In the Mind of a Cozy Mystery Writer
Guest Post by Liz Dodwell
Stapled to the telephone pole, the sheet of white letter-sized paper read:
VAMPIRE, WITCH, VOODOO PRIESTESS, and NATURIST looking for roommate to share large space. Utilities and other perks included.
This kind of stuff is manna from heaven for a cozy mystery writer, and the good news is, inspiration is everywhere. So long as you’re open to it, a story in the news, an overheard comment, a sign on a passing truck, all can spark that creative fire.
I once got off a plane and overheard a man greeting his wife with, “How was the flight?” In a voice of high excitement she responded, “I sat next to a hooker!” That snippet got added to my little book (Oh, yes, there’s a black book) right away and has been percolating in my mind for a long time.
Did the hooker announce her profession and, if so, why? Was there an overheard remark? Perhaps the wife deduced something from a letter her seat-mate was reading, or from her appearance…
Questions like that could occur to many of you, but the mystery writer will take things further and begin to weave a crime.
Maybe the hooker wasn’t really a hooker but needed to be sure she was noticed on the flight. She’s planned to kill her husband, and he’ll be pouring his five o’ clock martini at the very moment she makes her outrageous remark. She has secretly laced his gin with a sleep aid and programmed the thermostat to turn on high heat to induce heat stroke after he falls asleep. By the time she returns from her trip the temperature will be back to normal and she’ll play the part of the grieving widow.
You get the picture? There are so many possibilities!
Not all writers wait for inspiration to strike and, like them, there are times when I become more of an investigator. The urge to know and understand the story behind real life happenings is a powerful thing. Then to take what is learned and weave a plot around it, injecting some of my own thoughts, beliefs and experiences, ending up with a credible story is a real thrill.
The ultimate goal for an author, of course, is to entertain the readers. For me it is, anyway. Cozy mystery is more light-hearted than other mystery genres and I like that humor can mix with murder, and that the endings are always happy, or at least positive. I tend to take things even a little further. Nearly all my stories feature a rescued animal that, in turn, helps rescue its rescuers. (Did you get that?) And I must admit I do use my characters to bring light to issues such as homeless military veterans and missing children, in a manner that is integral to the story, of course.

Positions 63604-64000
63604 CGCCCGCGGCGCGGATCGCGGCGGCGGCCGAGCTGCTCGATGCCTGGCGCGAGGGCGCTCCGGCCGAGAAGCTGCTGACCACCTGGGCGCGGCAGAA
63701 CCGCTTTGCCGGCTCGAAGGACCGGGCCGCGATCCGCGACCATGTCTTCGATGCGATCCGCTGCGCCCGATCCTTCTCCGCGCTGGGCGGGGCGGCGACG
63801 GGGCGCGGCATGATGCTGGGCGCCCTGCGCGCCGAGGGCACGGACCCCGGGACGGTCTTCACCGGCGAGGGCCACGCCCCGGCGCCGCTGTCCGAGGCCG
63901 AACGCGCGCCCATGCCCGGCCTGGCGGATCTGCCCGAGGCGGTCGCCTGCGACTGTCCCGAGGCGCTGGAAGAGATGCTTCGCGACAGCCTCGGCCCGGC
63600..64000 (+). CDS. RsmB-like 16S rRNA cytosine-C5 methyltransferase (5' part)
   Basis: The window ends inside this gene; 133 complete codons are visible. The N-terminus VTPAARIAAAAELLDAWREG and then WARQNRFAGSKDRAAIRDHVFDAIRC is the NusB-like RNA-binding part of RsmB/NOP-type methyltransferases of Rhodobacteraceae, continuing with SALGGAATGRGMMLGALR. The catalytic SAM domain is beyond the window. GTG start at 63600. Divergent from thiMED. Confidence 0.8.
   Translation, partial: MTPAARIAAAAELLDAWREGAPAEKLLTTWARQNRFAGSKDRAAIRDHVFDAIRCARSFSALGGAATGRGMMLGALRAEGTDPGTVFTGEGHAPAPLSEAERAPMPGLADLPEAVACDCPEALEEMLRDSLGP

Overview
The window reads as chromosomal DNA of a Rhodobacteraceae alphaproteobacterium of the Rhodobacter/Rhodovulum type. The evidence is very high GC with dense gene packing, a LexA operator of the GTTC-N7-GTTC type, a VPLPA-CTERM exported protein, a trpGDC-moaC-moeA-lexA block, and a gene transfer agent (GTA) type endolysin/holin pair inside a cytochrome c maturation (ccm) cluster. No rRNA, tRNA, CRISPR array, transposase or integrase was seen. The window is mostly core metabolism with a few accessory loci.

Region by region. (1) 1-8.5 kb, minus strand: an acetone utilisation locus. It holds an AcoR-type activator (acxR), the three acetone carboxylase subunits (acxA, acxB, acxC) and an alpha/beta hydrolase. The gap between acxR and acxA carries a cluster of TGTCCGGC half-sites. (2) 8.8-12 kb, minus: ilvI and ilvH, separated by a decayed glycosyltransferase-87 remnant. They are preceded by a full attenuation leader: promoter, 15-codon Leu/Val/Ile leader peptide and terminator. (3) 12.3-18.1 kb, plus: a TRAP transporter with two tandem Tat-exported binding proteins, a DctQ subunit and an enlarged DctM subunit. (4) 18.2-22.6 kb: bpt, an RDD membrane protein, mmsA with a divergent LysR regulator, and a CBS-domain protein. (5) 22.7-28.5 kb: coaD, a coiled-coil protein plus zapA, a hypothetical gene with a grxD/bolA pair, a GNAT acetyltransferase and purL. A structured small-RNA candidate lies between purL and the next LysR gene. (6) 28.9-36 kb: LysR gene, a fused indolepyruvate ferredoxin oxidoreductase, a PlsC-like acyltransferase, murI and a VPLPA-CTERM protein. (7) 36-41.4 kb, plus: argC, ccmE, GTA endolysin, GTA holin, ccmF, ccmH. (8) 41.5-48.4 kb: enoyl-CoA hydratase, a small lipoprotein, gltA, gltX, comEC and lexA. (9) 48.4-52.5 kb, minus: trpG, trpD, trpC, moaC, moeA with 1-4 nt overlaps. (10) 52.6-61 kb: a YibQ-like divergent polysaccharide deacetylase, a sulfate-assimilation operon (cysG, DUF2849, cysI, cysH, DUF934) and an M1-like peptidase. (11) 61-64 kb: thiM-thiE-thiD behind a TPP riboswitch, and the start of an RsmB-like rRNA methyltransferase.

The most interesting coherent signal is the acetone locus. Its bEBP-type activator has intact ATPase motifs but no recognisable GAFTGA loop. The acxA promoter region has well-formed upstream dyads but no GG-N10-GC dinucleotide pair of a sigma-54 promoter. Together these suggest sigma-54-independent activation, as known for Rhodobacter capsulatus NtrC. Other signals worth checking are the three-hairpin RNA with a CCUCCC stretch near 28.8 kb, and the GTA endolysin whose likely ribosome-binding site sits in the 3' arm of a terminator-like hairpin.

There’s nothing original in that. Agatha Christie laced her works with unconventional and unpopular topics of the day: the preoccupation of the wealthy with their money and status, prejudices against certain classes and national origin. Even her little detective, Hercule Poirot, came in for his share of derision – “Foreign, of course!”
I’m often asked how I develop my characters. Well, most of them are just like people you and I would know, with a few foibles here and there. Even the killer is always seemingly normal; ‘til the story ends. My heroines often have a little of me in them – stubborn, clumsy and nosy. Fortunately, the bit I can make up is that they always win in the end.
As a story progresses my characters become more real to me. I have conversations with them (out loud, according to my husband), I know their fears, share their joy, feel their pain. Once I wrote about a child whose dog was run over. Half way through the chapter I was crying so hard I had to stop. That book never got finished; it was touching too many emotional nerves.
I’m not sure how much the readers really care about authenticity, after all the story is the thing, but for me too many inaccuracies impact my pleasure in a book. For instance, I cringe whenever I read that old fallacy about having to wait 24 hours before filing a missing person report. Where did that start, anyway? Hollywood, I suspect.
Agatha Christie said, “The best time to plan a book is while you’re doing the dishes.”
For me it’s walking my dogs in the morning, though there’s never a time I’m not considering how to add depth to a character, wondering how my protagonist will react in a situation, or plotting to kill someone. And I must say, every time I “do someone in,” so to speak, there’s a certain guilty pleasure in knowing I can do so with impunity.
Even better, when someone asks me what’s on my mind, it’s a real kick to see their faces when I reply with a casual turn of my hand, “Oh, just wondering how I can kill Dr. Squatpump and get away with it.” I love my job.
To get back to the VAMPIRE, WITCH sign. What story would you create from it? I’m picturing a young woman who answers the ad. The “large space” turns out to be an old candle-making factory and the current resident looks nothing like a witch, but she does end up dead in the home with a black rose on her chest. There will be a handsome young man, naturally. Perhaps he’ll be a policeman. Oh, and there’s a local clergyman; his name is Reverend Jolly…
Liz Dodwell is the author of the Polly Parrett Pet-Setter Cozy Mystery Series, among other books. In addition to writing and and publishing, she opens her home to many rescue animals. Find more from Liz at http://lizdodwell.com/.